“My wife and I both root for the rebels, but we’re so relieved we’re not in Barzeh, because we had no control over our son at home. He’d leave the house and return late at night despite gunfire clashes and snipers. There was no talking him down,” Ghassan said.
Now, when Ghassan’s son threatens to return home to Barzeh, Ghassan knows that the new government checkpoints that now surround the neighborhood as part of a strangulation strategy will not let the young man pass. Government forces usually surround a rebel stronghold area to prevent food, water, fuel and weapons from entering.
The Square of Security
In many ways, Damascus has never felt so small.
While in better days hundreds of thousands of commuters used to come in and out of the city with great ease, many Damascenes like Ghassan now feel cordoned off inside what is commonly called the Square of Security.
It comprises about a dozen or so residential urban neighborhoods, and includes major government landmarks like the Parliament, various ministries, intelligence branches and embassies. It is here also that the presidential palace is located, as well as the president’s private residence, where Syria’s ruler Bashar al-Assad may be hiding out.
You can walk from one edge of the square to the other in less than two hours. The Square of Security is the ultimate prize for the rebels.
The ongoing warfare in Barzeh, a part of town that until two months ago was easily accessible on foot and by car, has now decreased the size of the Square of Security. Some Damascenes now sarcastically call it the Triangle of Security, lampooning its fast-shrinking area.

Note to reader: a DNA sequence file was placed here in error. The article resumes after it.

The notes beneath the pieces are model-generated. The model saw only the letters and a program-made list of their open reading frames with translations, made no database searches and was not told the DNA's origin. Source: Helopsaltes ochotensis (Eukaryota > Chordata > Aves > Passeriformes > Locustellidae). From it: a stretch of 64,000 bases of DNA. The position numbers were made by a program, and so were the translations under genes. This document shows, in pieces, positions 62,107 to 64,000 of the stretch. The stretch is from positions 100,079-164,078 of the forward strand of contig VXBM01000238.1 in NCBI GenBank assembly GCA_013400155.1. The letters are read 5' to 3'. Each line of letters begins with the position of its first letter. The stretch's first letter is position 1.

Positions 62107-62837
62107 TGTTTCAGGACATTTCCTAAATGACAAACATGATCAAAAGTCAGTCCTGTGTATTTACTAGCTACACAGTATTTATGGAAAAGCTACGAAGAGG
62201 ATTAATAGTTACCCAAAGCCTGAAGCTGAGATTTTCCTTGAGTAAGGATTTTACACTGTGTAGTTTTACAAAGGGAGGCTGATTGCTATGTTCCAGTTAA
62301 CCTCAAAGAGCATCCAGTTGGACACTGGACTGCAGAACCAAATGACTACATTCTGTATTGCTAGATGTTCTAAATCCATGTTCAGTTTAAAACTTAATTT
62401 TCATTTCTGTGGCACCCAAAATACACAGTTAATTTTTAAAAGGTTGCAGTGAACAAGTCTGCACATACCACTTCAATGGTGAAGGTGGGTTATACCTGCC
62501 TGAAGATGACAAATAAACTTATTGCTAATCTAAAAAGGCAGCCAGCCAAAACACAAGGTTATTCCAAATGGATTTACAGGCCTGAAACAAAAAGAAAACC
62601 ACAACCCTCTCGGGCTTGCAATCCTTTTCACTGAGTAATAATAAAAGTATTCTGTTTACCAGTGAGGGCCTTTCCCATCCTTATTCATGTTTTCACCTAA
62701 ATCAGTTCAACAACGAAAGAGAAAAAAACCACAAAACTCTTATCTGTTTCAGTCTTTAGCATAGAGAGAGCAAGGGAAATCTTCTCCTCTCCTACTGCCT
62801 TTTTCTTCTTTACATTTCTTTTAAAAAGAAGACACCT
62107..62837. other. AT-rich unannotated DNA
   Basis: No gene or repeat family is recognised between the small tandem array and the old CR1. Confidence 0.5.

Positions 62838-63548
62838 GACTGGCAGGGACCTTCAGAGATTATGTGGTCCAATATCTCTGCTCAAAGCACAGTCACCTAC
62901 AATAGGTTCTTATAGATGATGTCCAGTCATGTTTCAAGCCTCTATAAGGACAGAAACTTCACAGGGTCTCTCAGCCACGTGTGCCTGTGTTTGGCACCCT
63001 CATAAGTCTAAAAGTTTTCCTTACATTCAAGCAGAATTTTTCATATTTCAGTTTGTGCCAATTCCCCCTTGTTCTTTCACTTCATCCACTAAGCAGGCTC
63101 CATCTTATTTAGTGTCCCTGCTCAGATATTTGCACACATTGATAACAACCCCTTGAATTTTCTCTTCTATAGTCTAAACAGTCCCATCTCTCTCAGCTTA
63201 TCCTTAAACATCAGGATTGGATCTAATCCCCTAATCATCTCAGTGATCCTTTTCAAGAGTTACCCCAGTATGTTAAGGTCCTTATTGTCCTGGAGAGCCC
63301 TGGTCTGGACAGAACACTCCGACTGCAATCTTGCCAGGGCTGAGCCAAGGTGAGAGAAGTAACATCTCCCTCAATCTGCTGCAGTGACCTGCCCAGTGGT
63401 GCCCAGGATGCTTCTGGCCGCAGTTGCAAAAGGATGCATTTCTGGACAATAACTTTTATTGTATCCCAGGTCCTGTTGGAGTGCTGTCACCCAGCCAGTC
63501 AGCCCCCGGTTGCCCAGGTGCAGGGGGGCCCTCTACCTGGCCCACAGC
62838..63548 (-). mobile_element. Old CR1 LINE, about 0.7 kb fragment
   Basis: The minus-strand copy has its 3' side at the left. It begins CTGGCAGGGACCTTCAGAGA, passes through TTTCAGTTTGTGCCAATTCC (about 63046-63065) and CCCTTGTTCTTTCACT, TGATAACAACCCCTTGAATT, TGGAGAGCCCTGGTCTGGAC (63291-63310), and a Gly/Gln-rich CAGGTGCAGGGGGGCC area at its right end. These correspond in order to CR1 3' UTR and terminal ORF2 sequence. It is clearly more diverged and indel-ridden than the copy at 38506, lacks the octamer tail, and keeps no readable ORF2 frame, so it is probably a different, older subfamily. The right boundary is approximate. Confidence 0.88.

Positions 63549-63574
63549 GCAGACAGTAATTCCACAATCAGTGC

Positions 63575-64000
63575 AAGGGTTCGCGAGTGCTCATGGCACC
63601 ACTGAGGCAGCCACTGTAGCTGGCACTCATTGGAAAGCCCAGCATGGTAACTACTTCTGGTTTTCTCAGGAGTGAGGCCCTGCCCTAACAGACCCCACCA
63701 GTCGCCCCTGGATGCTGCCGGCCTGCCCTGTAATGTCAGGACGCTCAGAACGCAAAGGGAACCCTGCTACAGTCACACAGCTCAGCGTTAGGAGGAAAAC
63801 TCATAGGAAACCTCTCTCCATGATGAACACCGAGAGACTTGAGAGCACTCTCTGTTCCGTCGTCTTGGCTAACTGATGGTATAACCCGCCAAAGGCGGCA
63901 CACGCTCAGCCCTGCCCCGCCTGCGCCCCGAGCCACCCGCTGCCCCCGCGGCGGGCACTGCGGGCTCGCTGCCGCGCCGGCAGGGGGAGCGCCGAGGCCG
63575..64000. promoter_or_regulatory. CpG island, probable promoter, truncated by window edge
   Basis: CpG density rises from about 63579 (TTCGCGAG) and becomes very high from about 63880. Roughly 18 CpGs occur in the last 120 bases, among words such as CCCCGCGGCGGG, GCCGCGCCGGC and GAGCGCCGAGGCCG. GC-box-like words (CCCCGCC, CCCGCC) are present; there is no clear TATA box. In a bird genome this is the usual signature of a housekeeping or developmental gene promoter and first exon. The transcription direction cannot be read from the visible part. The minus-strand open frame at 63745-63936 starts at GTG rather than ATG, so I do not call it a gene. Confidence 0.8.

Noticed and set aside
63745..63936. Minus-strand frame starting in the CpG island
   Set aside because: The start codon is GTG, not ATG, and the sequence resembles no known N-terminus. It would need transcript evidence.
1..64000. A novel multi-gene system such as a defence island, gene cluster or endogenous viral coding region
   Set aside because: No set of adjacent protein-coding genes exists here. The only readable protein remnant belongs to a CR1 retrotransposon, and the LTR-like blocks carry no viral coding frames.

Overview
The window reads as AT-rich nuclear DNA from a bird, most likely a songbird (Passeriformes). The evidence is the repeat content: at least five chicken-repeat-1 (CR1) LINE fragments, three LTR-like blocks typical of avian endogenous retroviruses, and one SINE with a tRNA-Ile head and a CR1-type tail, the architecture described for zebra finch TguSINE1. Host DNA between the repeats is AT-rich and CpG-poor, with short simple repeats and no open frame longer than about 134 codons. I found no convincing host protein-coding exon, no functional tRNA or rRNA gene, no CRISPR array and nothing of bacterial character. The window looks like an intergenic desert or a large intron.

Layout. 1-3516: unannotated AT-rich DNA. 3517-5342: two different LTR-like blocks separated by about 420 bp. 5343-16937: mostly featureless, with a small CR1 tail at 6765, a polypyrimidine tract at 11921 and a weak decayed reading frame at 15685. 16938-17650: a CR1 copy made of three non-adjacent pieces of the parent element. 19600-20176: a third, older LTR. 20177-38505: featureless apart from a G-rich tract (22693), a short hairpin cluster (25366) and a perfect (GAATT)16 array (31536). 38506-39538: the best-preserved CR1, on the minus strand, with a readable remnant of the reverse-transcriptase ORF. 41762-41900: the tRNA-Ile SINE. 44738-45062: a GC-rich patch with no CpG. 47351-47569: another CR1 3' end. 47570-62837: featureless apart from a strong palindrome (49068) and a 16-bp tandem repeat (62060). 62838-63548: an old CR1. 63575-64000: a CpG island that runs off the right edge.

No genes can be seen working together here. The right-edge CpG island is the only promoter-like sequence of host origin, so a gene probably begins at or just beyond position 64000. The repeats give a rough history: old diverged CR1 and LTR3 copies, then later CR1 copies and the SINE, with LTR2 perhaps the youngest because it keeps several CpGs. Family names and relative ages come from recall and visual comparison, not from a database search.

But for Ghassan and his wife, the Square-turned-Triangle may be the final stop.
“Let’s face it,” Ghassan said, waxing pessimistic. “We worked very very hard to save up enough money to buy our home in Barzeh. But I think now our home will be destroyed, because rebels have set up an operation right in front of it.”
He draws on numerous examples from the outskirts of Damascus, where entire suburbs have turned into ghost towns. Bombing from air force planes on areas with a known presence of rebels, whom the government considers terrorists, has left homes and infrastructure completely obliterated. Some activists estimate that more than 2 million apartment buildings have been destroyed throughout Syria since the conflict began.
The ongoing government bombardment of Barzeh is no different. These videos, uploaded on Thursday by anti-government activists, show the latest shelling this week, with the resulting fire and destruction to homes and schools.
Asked if they would rather flee abroad like so many of their compatriots, just in case the armed rebellion followed them downtown, Ghassan and Ghada said they would, if only they could persuade their children of the idea.
“I wish my kids were 10 years younger or 10 older,” said Ghassan’s wife. “The younger ones, you just pack up and bring with you no questions asked. Older ones worry about their own safety. But at this age? All they want to do is be part of the rebellion.”